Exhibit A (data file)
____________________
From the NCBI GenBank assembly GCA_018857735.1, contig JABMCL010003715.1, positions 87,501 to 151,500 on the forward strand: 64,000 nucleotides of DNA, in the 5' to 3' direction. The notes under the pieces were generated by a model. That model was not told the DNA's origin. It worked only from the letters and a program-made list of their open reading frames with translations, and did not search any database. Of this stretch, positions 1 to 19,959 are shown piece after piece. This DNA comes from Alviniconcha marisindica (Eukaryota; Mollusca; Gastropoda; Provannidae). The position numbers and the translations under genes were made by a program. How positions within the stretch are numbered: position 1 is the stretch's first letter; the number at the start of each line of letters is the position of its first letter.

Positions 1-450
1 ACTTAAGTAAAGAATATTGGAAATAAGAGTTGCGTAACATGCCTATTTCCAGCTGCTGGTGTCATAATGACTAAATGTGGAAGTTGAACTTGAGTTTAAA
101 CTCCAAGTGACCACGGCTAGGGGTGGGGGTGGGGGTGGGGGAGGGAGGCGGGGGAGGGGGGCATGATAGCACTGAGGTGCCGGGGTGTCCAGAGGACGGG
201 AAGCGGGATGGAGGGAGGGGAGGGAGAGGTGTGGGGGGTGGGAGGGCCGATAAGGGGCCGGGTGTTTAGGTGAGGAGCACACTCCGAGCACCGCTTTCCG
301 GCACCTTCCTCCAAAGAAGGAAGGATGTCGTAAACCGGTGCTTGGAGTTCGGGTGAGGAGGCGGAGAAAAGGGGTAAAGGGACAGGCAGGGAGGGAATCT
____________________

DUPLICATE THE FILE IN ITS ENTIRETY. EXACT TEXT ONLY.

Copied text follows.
From the NCBI GenBank assembly GCA_018857735.1, contig JABMCL010003715.1, positions 87,501 to 151,500 on the forward strand: 64,000 nucleotides of DNA, in the 5' to 3' direction. The notes under the pieces were generated by a model. That model was not told the DNA's origin. It worked only from the letters and a program-made list of their open reading frames with translations, and did not search any database. Of this stretch, positions 1 to 19,959 are shown piece after piece. This DNA comes from Alviniconcha marisindica (Eukaryota; Mollusca; Gastropoda; Provannidae). The position numbers and the translations under genes were made by a program. How positions within the stretch are numbered: position 1 is the stretch's first letter; the number at the start of each line of letters is the position of its first letter.

Positions 1-450
1 ACTTAAGTAAAGAATATTGGAAATAAGAGTTGCGTAACATGCCTATTTCCAGCTGCTGGTGTCATAATGACTAAATGTGGAAGTTGAACTTGAGTTTAAA
101 CTCCAAGTGACCACGGCTAGGGGTGGGGGTGGGGGTGGGGGAGGGAGGCGGGGGAGGGGGGCATGATAGCACTGAGGTGCCGGGGTGTCCAGAGGACGGG
201 AAGCGGGATGGAGGGAGGGGAGGGAGAGGTGTGGGGGGTGGGAGGGCCGATAAGGGGCCGGGTGTTTAGGTGAGGAGCACACTCCGAGCACCGCTTTCCG
301 GCACCTTCCTCCAAAGAAGGAAGGATGTCGTAAACCGGTGCTTGGAGTTCGGGTGAGGAGGCGGAGAAAAGGGGTAAAGGGACAGGCAGGGAGGGAATCT